Now, please understand that many radio advertising salespeople don’t know about the frequency of three. I know this because I have sat through many presentations done by radio salespeople. In one such presentation, after the video they showed, you had to be on Valium to not want to sign up for radio. But the package they tried to sell me had a frequency of only 0.5/week. They were dumping their unsold inventory on me through this package, and it wasn’t going to help anyone but them!

You have to be adamant about getting enough frequency. Fortunately, because I had such wonderful radio sales reps, I got the chance to sit down and explore different packages to see what kind of frequency I could get. Roy H. Williams, aka The Wizard of Ads, taught me that running 21 ads per week ROS (Run of Station), I would typically get pretty close to the frequency I wanted. Unfortunately I didn’t always have the budget for that. I found, however, that if I ran ten ads, two per day in back-to-back hours, Monday through Friday, I could get my frequency. I didn’t reach as many people, but I reached them well enough. (Roy also taught me that you can try to convince 100% of the people 10% of the way or 10% of the people 100% of the way—they both cost the same, but have wildly different results for you.)

If you want to run a radio branding campaign here are some tips for making it more effective.

  • Buy a schedule that gives you a frequency of three per week for the same people hearing your ad. (Your sales rep can help you with that, even a bad one.)
  • Buy a schedule that is at least 50% as long as the purchase cycle for your industry. (Longer if you can. In fact, the longer a contract you buy, the better rate the station is willing to give you.)
  • Create ads that are far more interesting than whatever the person is already doing while listening to the radio. (Remember that radio is a background noise more often than a primary channel.)
  • Change your ads (but not the emotions or message) at least once a month. The more creative and impactful your ads, the more often you should change them.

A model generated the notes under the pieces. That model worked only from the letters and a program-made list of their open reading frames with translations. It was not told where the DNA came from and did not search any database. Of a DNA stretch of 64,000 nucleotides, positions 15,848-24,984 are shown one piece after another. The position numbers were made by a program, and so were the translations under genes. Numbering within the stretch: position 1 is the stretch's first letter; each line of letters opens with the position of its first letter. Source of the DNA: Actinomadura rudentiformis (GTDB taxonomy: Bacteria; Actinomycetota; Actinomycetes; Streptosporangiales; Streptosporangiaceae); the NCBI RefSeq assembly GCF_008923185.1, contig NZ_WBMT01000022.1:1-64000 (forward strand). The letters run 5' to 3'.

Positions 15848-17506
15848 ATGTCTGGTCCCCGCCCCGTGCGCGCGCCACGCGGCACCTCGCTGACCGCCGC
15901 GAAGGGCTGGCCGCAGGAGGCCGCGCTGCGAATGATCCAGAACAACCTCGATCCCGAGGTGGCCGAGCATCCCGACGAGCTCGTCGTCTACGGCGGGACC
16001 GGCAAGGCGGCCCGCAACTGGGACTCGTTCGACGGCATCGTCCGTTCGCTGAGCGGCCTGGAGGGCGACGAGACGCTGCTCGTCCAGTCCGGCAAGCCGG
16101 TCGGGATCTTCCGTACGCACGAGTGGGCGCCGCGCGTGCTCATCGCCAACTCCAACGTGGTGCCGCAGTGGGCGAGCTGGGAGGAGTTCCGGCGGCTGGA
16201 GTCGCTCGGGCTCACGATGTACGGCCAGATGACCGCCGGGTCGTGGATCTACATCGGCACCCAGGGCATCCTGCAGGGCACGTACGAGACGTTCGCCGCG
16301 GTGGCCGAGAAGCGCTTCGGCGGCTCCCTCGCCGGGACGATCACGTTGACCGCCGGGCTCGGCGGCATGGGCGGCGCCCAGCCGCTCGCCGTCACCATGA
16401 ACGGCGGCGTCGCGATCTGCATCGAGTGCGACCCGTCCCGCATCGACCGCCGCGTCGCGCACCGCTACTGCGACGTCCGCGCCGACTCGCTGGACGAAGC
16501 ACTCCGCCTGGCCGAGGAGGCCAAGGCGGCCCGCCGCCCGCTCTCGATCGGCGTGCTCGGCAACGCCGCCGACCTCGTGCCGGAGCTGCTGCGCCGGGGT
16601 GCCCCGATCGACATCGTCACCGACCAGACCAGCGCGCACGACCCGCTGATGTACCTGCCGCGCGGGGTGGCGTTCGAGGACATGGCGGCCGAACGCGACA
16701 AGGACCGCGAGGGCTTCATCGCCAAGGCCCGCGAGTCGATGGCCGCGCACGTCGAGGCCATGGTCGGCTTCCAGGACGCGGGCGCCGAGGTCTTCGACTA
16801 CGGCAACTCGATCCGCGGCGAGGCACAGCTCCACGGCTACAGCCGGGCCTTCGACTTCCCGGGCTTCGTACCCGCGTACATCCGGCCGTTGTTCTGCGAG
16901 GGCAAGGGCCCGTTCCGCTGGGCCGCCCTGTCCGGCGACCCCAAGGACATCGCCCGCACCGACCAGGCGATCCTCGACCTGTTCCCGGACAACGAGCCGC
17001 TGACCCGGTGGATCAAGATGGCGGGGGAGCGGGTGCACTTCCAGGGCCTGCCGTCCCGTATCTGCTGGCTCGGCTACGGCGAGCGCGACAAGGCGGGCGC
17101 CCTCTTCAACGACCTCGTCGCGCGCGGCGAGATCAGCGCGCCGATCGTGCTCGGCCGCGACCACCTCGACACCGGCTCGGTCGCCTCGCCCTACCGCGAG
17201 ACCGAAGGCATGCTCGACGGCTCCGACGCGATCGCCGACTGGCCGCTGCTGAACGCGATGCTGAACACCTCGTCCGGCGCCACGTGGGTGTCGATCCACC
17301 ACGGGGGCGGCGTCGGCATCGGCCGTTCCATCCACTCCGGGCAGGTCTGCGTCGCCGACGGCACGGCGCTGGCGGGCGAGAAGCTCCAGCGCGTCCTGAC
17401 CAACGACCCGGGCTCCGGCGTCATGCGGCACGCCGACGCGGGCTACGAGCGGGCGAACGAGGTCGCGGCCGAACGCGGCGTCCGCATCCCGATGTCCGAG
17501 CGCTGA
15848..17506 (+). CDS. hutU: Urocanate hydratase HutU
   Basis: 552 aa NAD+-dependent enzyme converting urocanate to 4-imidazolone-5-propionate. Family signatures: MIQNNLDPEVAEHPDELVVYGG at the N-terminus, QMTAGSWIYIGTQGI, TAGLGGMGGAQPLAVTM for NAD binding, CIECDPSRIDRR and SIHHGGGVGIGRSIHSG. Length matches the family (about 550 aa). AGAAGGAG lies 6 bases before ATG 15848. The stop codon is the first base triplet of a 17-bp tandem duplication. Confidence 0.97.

• Don’t buy a station just because it is the top ranked station in your town. The top-ranked station often charges the highest rate. Why? Because they can. The funny thing is that often the difference in the number of listeners between #1 and #4 is not that significant, but the rate card varies greatly. A good ad salesperson will tell you how many people you’ll reach for the dollars you spend. Find the best value. (Pro note: the number #2 station in a particular format in your town is always more willing to negotiate rates than the #1 station. Give them a one-year commitment and you’ll be surprised the deals they can offer. You’ll still reach a whole bunch of people—without spending a whole lot of money)
  • Don’t buy a station just because that station has “your demographic”. Your customer base is not a demographic. It is a psychographic. It is the people who share your values and beliefs regardless of age, income, or education. You’ll find them on almost every station.
  • Don’t ever buy a prepackaged deal until you know it has the frequency you want at a price you can afford.

If you plan to be in business a long time and have the budget for it, Radio makes a nice long-term partner to run that business marathon with you. If you’re looking to get on and off like a ride at the state fair, it probably isn’t your best bet.

-Phil Wrzesinski
www.PhilsForum.com

PS While Radio is best suited for long-term branding campaigns, if you want to use it for an event or sale, do what Roy taught me. Schedule the ads beginning with one hour before your event, and then schedule backward in time running one ad per hour (two, if they’ll let you) until your budget runs out.

PPS Often times sales reps will throw in “live remotes”, special events where the deejay visits your store and reports back to the listeners several times an hour to tell them how much fun he is having. While fun to have that happen, unless the deejay is a huge celebrity, they rarely draw a crowd. And if they do, the crowd is there to see the talent, not you. That’s okay. Just make sure that what they say on the air to the 99.99% of the listeners who didn’t stop by is on point with your message. That’s the true value.

PPPS Thanks, Linda! You are the best!!

Television – The Super Bowl of Advertising

You watched the Super Bowl for the ads, didn’t you? That’s the trendy thing today. Whether you root for (or against) one of the teams in the game, you tune in mostly to see the ads. I have actually seen Super Bowl Parties where everyone gets a scorecard to rate the ads they see.

In fact, I use the Super Bowl ads and a Super Bowl party as the premise for my book Most Ads Suck (But Yours Won’t).

Television has been, from its moment of inception, one of the greatest media for advertising. Why? Because it combines the three most important elements—Words, Music, and Pictures.

“Use a picture. It is worth a thousand words.”Tess Flanders